Table 1 provides the 2000-to-2020 yearly performance of (1) the neutral portfolio (60% equities and 40% Treasuries), (2) the static allocation across the three asset classes (30% equities, 30% oil, and 40% Treasuries), and (3) the conditionally determined strategy (the dynamic allocation portfolio). Table 2 provides the summary statistics for the three portfolios.
Over the full dataset, the “dynamic allocation” portfolio’s compound annual growth rate (CAGR) was 10.0%, which outperformed the two static allocation portfolios’ returns. The traditional portfolio earned 6.6% while the 30% equities/30% oil/40% Treasuries portfolio earned 6.7%. The dynamic allocation portfolio’s Sharpe Ratio came in at 1.0 while the other two portfolios had Sharpe Ratios of 0.5.
Over the 2016-to-2020 timeframe, the dynamic allocation portfolio still outperformed the classic balanced portfolio with the former portfolio having a CAGR of 12.3% and the latter portfolio earning 10.8%. The 30% equities/30% oil/40% Treasuries portfolio had the lowest returns of the three portfolios with a CAGR of 8.7%. The dynamic portfolio’s Sharpe Ratio was 1.3 while the classic balanced portfolio’s Sharpe Ratio was 1.1. The Sharpe Ratio of the 30% equities/30% oil/40% Treasuries portfolio was the lowest of the three portfolios at 0.7.
Table 1: Yearly Returns
Table 2: Summary Statistics
Note: The Sharpe Ratios are calculated from the yearly data in Table 1.
Figure 1 shows the growth of $1 in each of the three asset allocations from January 2000 through December 2020.
Source: Premia Research LLC.
Impact of a New Paradigm in the Energy Markets on Portfolio Construction
A potential concern with this paper’s results is its reliance on crude oil futures returns. What will happen to such a strategy if crude oil no longer remains a crucial fuel in the global economy, given how, in the words of Neville et al. (2021), “electric vehicle technology [is] developing fast”?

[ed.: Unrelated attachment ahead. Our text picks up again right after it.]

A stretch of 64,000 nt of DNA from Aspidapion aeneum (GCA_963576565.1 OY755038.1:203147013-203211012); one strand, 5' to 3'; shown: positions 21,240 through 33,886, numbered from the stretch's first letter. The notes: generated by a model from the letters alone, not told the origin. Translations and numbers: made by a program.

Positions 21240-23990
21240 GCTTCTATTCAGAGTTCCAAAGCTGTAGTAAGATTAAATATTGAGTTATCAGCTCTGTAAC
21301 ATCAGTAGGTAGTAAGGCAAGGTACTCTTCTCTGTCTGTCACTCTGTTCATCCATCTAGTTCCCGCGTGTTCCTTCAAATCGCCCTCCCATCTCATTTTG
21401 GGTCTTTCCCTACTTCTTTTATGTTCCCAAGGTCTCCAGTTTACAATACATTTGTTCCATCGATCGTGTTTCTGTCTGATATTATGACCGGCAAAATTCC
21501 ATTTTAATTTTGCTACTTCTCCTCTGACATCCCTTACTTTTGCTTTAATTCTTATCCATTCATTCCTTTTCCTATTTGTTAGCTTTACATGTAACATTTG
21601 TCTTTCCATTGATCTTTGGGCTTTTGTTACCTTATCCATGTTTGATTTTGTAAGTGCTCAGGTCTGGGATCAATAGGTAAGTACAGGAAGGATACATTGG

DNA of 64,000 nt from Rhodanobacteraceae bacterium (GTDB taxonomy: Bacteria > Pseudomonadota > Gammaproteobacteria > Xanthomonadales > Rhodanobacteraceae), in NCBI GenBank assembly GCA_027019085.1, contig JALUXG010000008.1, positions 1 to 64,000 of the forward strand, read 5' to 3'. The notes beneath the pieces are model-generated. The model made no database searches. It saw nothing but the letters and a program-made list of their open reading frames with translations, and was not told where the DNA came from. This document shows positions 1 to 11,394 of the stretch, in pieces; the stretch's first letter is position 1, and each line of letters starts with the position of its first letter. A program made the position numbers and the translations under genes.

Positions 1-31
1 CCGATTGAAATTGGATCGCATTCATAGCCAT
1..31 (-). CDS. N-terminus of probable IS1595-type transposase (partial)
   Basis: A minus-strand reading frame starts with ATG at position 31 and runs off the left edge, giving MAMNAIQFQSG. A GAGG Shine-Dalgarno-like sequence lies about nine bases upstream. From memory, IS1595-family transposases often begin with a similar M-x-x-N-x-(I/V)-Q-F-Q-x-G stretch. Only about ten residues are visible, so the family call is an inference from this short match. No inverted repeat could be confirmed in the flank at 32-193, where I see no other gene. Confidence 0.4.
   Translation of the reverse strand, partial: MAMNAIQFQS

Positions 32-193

Dale and Fattouh (2018) provide a framework for the prospect of “peak oil demand.” Even if oil demand levels off, “[t]he world is likely to demand large quantities of oil for many decades to come.” The key paradigm shift under a “peak oil demand” scenario is that there would be a break from “a past dominated by concerns about adequacy of supply.” The world would be an entering an “age of [oil] abundance.”
The utility of our dynamic allocation’s strategy signal is that it is a proxy measure of oil inventory scarcity. And when there is a signal of surplus, the dynamic strategy does not include oil futures within its asset allocation. Under a new paradigm of oil abundance, the strategy would be expected to default to the classic balanced portfolio of equities and Treasuries. As a result, even with “peak oil demand,” an investor in the dynamic allocation strategy would plausibly be no worse off than solely investing in a classic balanced portfolio. And then however long the current paradigm holds, the investor in the dynamic allocation strategy could potentially earn superior returns relative to a neutral portfolio of equities and Treasuries.